Positive news for the manufacturing industry in the Federal Budget was the re-profiling of funding for the popular Clean Technology Investment Program (CTIP), which provides funds to support the implementation of energy efficiency projects in Australian businesses.
The change provides no new funding, but brings forward $160 million to the 2014-15 financial year. Although this may reflect the funding demands of projects already approved, Energetics sees further incentive for large energy users to assess their energy use and pursue opportunities to reduce it.
The popular programs, General CTIP and the Clean Technology Food and Foundries Investment Program (CTFFIP) are seen to offer significant cost reduction opportunities for manufacturing.
Energetics’ analysis of CTIP/ CTFFIP to date
100 grants worth over $100 million have been awarded under the general CTIP, while 132 grants worth more than $72 million have gone to food and foundry businesses under their specific program. The Minister for Climate Change, Industry and Innovation released a map showing the range of projects supported by Clean Energy Future grant programs.
With grants averaging $653,455 in the General CTIP (up from $515, 077 in our last analysis in March) and $550, 306 (up from $451,277 in March) in CTFFIP, the contribution this “free money” can make to a project’s business case is substantial, particularly if the company qualifies for 1:1 funding.
At this stage Energetics recommends that only those projects that can be quickly scoped and developed, such as lighting upgrades or solar PV, should apply and do so by the end of this month, in time for the Program’s July assessments. Energetics can assist.
Project types receiving grant funding
Projects which increase business productivity must also demonstrate appropriate levels of energy and carbon savings to meet AusIndustry’s requirements.
That the grants awarded to date have kept to those principles is no surprise. Across both programs we see successful projects which develop renewable energy sources. In the general CTIP program, 20% of projects involve renewables, with 42% in CTFFIP.
For small manufacturers there is a lot of interest – and success – in obtaining grants for solar PV installations under 100kW. These projects are particularly attractive because they are small, qualify for 1:1 funding, costs are further offset with Small-scale Technology Certificates (STC) and the site’s sustainability credentials can be considerably enhanced.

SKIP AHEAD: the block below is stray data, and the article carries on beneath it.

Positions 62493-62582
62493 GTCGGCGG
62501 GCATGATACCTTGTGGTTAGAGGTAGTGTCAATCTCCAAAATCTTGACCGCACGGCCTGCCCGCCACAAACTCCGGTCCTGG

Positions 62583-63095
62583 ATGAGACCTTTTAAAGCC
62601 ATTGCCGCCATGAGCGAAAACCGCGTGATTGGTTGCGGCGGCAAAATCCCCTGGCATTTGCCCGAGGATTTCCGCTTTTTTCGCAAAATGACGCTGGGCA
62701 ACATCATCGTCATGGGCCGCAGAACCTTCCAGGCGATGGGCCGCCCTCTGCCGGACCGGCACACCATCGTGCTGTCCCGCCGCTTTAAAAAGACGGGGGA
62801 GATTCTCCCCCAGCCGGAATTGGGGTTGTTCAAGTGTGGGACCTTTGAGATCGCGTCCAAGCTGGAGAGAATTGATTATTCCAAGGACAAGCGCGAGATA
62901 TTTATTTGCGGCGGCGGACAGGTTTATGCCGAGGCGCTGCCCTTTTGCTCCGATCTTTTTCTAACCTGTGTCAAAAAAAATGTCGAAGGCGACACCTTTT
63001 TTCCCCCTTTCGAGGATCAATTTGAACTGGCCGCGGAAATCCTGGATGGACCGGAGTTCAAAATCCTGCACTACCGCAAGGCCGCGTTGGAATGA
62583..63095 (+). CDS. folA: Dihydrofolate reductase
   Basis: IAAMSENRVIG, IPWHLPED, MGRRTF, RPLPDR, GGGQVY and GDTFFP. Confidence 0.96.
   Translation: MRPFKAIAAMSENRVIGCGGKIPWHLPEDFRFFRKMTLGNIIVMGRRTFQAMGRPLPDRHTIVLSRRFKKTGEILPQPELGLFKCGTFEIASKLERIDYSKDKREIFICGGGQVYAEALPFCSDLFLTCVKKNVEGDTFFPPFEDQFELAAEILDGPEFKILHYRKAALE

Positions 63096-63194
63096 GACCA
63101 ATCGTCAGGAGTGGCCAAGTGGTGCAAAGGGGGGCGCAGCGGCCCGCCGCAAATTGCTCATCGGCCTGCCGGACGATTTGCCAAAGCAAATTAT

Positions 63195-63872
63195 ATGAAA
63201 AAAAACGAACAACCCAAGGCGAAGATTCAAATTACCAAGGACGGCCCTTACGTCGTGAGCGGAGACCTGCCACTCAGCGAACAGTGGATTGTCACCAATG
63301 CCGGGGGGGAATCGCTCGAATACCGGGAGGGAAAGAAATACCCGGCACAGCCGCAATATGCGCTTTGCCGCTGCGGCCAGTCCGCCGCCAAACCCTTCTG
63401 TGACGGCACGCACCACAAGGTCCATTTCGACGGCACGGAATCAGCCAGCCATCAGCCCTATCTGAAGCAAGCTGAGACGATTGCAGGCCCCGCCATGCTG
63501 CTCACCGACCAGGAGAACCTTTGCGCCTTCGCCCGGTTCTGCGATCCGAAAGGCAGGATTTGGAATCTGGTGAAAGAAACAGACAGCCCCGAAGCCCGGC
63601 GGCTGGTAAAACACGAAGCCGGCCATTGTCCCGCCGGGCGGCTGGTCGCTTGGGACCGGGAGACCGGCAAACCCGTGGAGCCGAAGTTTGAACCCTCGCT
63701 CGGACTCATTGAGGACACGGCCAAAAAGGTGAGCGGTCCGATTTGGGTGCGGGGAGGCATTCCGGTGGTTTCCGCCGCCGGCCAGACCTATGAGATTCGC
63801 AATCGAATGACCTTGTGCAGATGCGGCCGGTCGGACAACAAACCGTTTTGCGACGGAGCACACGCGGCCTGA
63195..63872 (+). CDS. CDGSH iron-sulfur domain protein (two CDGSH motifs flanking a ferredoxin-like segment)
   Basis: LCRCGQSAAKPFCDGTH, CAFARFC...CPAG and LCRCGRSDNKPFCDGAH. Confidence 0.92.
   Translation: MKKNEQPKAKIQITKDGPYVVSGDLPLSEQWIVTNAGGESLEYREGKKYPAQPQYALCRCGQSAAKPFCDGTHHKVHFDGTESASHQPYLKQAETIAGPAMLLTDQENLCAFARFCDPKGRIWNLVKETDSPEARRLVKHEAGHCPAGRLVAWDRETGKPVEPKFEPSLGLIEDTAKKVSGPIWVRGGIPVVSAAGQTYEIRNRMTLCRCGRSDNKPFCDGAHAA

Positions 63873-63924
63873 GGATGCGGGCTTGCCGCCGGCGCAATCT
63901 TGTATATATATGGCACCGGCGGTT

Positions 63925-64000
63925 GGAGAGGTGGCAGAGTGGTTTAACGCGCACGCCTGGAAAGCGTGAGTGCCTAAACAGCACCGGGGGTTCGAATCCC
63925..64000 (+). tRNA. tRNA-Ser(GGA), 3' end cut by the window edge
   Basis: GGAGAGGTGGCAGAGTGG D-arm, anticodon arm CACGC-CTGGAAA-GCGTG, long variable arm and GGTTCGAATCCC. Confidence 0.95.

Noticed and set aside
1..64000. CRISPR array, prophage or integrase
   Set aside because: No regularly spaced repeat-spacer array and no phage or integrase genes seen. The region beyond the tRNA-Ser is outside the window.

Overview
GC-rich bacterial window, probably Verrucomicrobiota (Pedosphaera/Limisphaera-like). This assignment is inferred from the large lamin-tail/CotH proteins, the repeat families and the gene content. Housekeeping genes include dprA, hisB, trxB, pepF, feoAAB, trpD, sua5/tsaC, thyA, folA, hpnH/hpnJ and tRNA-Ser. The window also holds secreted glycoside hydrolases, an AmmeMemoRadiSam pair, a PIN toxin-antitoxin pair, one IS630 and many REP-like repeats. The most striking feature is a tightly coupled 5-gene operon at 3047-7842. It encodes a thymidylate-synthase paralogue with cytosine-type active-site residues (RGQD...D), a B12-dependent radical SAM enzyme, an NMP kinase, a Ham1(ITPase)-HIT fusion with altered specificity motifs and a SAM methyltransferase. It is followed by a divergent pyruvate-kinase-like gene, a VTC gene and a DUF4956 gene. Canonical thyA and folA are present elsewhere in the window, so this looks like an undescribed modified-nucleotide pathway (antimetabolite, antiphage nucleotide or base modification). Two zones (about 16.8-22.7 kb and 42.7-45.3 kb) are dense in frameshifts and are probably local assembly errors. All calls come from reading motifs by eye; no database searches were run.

However, in determining what will lower the energy intensity of a manufacturer’s operations there are two points to note. Firstly, while we’re seeing a strong focus on traditional energy projects (high efficiency technology replacements such as high efficiency motors, VSDs, energy efficient lighting), there’s also a large proportion of spending on projects focussed on process improvements, especially in the general CTIP program at 49% of grants awarded. Many businesses have been able to identify and find a way to successfully demonstrate the energy savings of these projects and qualify for substantial grant funds. The largest grant to date is $9.1 million.
In the food and foundries program we also see a high level of interest in process improvements with 22% of grants awarded to such projects and a further 21% designated for process heating projects.
View the charts from the link below, which provide a breakdown of the technology types awarded grants across the two funding programs. This information is derived from the descriptions published by AusIndustry on their website for the respective grant award recipients, and is therefore limited. However, based on our experience and knowledge of the types of businesses receiving grants and their operations, we have made our own assessment as to the project elements and the most appropriate allocation.
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